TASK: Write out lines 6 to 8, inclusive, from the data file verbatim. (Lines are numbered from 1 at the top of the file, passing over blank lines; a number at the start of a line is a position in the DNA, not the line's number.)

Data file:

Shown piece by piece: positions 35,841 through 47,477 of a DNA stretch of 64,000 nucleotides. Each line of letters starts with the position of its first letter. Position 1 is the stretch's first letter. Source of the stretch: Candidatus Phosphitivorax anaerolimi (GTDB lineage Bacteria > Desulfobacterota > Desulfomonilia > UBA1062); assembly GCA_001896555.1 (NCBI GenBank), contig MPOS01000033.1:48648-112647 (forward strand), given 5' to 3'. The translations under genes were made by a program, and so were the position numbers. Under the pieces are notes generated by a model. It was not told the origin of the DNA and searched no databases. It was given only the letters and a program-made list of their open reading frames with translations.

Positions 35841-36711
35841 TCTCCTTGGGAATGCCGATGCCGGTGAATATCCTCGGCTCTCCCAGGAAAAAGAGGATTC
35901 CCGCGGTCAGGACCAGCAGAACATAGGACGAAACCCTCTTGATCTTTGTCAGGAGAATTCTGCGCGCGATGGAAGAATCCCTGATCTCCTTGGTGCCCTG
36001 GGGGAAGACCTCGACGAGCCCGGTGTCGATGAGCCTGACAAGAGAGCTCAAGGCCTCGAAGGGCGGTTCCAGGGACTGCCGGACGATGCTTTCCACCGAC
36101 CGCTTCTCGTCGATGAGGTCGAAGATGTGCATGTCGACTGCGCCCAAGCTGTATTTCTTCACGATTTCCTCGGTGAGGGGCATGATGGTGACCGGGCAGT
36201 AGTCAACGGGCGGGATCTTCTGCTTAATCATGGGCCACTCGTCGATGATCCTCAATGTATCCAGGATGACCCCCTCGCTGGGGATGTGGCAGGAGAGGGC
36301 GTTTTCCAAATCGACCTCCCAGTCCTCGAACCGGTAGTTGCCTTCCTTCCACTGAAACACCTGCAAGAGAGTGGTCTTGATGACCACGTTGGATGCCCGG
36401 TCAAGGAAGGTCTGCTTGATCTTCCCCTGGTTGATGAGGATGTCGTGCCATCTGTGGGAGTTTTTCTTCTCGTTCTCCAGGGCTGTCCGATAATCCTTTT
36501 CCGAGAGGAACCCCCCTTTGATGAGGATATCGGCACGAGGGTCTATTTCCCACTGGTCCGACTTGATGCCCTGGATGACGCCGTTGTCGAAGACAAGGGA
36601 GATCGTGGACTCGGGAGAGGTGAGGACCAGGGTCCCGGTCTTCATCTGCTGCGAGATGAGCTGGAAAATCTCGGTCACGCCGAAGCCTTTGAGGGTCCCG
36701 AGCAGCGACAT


36101 CGCTTCTCGTCGATGAGGTCGAAGATGTGCATGTCGACTGCGCCCAAGCTGTATTTCTTCACGATTTCCTCGGTGAGGGGCATGATGGTGACCGGGCAGT
36201 AGTCAACGGGCGGGATCTTCTGCTTAATCATGGGCCACTCGTCGATGATCCTCAATGTATCCAGGATGACCCCCTCGCTGGGGATGTGGCAGGAGAGGGC
36301 GTTTTCCAAATCGACCTCCCAGTCCTCGAACCGGTAGTTGCCTTCCTTCCACTGAAACACCTGCAAGAGAGTGGTCTTGATGACCACGTTGGATGCCCGG